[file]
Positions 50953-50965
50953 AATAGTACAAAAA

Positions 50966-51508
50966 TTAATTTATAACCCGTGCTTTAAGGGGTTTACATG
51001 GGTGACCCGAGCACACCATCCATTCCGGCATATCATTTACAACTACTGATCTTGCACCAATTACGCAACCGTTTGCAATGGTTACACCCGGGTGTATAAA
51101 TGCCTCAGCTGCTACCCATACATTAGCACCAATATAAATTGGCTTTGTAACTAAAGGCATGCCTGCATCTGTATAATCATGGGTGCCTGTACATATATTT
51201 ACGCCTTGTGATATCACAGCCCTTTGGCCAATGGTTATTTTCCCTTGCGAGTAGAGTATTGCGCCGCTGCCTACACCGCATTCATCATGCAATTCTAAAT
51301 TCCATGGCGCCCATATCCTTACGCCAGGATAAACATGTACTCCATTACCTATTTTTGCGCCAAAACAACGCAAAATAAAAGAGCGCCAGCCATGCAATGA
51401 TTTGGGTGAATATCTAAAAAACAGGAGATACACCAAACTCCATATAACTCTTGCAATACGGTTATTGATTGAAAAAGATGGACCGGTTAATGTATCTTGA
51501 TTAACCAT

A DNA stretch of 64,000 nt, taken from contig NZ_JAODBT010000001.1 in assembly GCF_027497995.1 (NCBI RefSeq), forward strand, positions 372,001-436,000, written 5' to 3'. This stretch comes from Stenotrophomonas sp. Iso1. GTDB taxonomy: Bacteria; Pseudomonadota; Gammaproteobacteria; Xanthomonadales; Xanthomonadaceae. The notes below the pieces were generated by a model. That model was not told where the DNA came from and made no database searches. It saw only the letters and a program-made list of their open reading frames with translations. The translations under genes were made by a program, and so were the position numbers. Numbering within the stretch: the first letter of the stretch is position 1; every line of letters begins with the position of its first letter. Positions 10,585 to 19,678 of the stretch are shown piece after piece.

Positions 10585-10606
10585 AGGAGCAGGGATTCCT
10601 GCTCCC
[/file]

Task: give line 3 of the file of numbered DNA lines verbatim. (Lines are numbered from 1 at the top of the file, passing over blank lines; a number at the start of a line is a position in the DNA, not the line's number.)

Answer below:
Positions 50966-51508